Turn closed stores into homes? It will be the developers who will benefit from the good deals | Rowan moore
Land owners of Great Britain, rejoice! Your government has not forgotten you. Magnanimous and generous as she is, she has devoted the vast public resources at her disposal to a noble cause, that of valuing the property you own. Planning is relaxed, taxes reduced and subsidies introduced, all with the effect of increasing the already high prices of land and buildings in this country.
The government does not say it like that. Its departments and ministers say that “we can help the high street to adapt and prosper for the future” or that its policies “will help to support the creation of essential housing” or that first-time buyers will have a better chance of living. ‘get on the property ladder. But the most certain effect is that windfall gains often appear on the balance sheets of those who already own.
Take, for example, the policy that stores can be turned into homes without a building permit, which went into effect in April. As has been widely pointed out, this will likely have the effect of accelerating rather than reversing the decline of main streets, as owners push viable businesses for no other reason than the fact that they can make more money by transforming their premises in houses.
What was once an active shop window, with entrances and exits all day long, becomes a domestic front door, which contributes less to the liveliness of the neighborhood. Past recessions have allowed new businesses to flourish, taking advantage of low rents to revive Mainstreets – market cycles, to put it another way, periodically reduce landlord wealth in favor of tenants and the liveliness of Mainstreet. The retail conversion rules out this possibility forever.
There are, of course, redundant retail buildings that can be beneficially converted into homes, but it does require some planning to determine where this is best done and planning is what the new policy rules out. It also removes the possibility of what is called a planning gain, achieved through instruments such as Article 106 agreements or the Community Infrastructure Levy (CIL), which is the capacity of local authorities. require contributions to things like affordable housing as a condition of planning. authorization.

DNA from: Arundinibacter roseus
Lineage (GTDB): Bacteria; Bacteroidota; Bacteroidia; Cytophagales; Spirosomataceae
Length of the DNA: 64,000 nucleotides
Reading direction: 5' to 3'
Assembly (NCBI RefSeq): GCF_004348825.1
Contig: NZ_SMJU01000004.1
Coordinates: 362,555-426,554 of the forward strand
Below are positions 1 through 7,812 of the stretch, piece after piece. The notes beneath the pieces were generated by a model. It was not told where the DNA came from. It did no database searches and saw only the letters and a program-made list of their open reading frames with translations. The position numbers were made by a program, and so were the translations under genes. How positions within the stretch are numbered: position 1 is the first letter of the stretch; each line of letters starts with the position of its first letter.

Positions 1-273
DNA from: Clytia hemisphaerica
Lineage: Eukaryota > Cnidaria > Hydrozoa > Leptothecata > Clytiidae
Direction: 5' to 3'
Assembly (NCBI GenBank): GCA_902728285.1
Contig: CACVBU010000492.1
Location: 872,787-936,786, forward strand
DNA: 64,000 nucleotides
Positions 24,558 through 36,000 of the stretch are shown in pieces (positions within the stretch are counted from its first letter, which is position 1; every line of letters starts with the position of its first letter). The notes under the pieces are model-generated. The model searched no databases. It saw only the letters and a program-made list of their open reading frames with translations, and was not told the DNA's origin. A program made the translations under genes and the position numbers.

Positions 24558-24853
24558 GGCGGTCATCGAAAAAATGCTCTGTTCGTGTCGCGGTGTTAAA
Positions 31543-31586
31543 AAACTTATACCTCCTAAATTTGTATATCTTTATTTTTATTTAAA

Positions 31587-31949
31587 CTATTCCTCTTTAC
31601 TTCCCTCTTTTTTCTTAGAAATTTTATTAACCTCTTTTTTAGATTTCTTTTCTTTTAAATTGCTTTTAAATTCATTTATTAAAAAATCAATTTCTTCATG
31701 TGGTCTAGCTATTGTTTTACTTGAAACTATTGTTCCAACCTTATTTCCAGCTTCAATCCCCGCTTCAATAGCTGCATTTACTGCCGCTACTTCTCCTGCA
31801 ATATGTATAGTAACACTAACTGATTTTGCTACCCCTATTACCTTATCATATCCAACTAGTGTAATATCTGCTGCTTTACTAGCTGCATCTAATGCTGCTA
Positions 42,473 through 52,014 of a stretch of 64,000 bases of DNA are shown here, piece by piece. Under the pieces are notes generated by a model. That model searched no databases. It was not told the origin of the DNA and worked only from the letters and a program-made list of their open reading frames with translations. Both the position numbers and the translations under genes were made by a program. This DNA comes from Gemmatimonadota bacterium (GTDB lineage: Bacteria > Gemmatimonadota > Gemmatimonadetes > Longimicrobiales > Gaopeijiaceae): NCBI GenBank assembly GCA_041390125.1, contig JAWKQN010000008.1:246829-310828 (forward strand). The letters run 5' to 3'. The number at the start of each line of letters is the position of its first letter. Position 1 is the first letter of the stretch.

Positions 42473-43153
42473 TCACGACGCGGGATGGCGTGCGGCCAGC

We’ve been here before, with the eight-year-old policy of turning offices into homes without planning consent. The effects, in terms of the quality of the housing created, have been largely disastrous. As with the new retail policy, the opportunity to gain in planning was removed, so office building owners who benefited from the policy sometimes saw their values double. “Retail”, say real estate consultants Lambert Smith Hampton with regard to the new policy, “could offer a much greater potential for change of use towards residential in the coming years than offices”. They also say that “the scale of opportunities is, potentially, huge”, that the lack of Section 106 requirements is “a specific pull factor” and that “seeking change in use through this route can support developers’ profit margins and improve system viability ”. .
It is in fact a large donation of public goods. Since the Land and City Planning Act of 1947, land development rights – as opposed to land itself – are in fact public property. When the building permit is granted, a defined part of these rights and whatever value that derives from them is transferred to the landowner. This principle gives local authorities leverage to demand public benefits and to plan development. If those rights are simply ceded, as is the case with retail to residential conversions, value and leverage go hand in hand.
Meanwhile, the government has used public finances on a number of programs intended to help first-time buyers and others desperate for housing that meets their needs. The Purchase Assistance Program, launched in 2013, allows buyers to borrow money from the government on favorable terms. Last summer, as part of its response to the pandemic, the Treasury reduced the stamp duty you have to pay when you buy a home. This reduction is temporary and should be removed later this year.
Both measures could be useful in reviving stagnant real estate markets, but where demand is high, they have the effect of pushing up house prices, thus negating any benefits they might have provided to buyers. One of the side effects of the purchase aid was to increase the profits of homebuilding giants such as Persimmon, which contributed to the £ 75million bonus that its managing director, Jeff Fairburn, took taken in 2017, having first been offered over £ 100million. Buyers report that developers are using purchase assistance to increase the value of their apartment. Meanwhile, the price of an average home has increased by £ 24,000 within 12 months from March 2020, despite the economic contraction of the lockout, largely boosted by the stamp duty holiday.
Other winning owners will likely be created by the government’s overhaul of the planning system, laid out in a white paper last year, which featured prominently in the Queen’s recent speech. Areas of the country will be zoned for “growth,” with automatic building permits, which again is likely to increase values. Here, at least, it is planned to capture part of this value for public benefits, by replacing article 106 and the CIL with a new levy. There are still too few details to know how it will work. We can only hope that the government will reverse its own tendencies and ensure that it benefits the poor with property versus those who already have enough.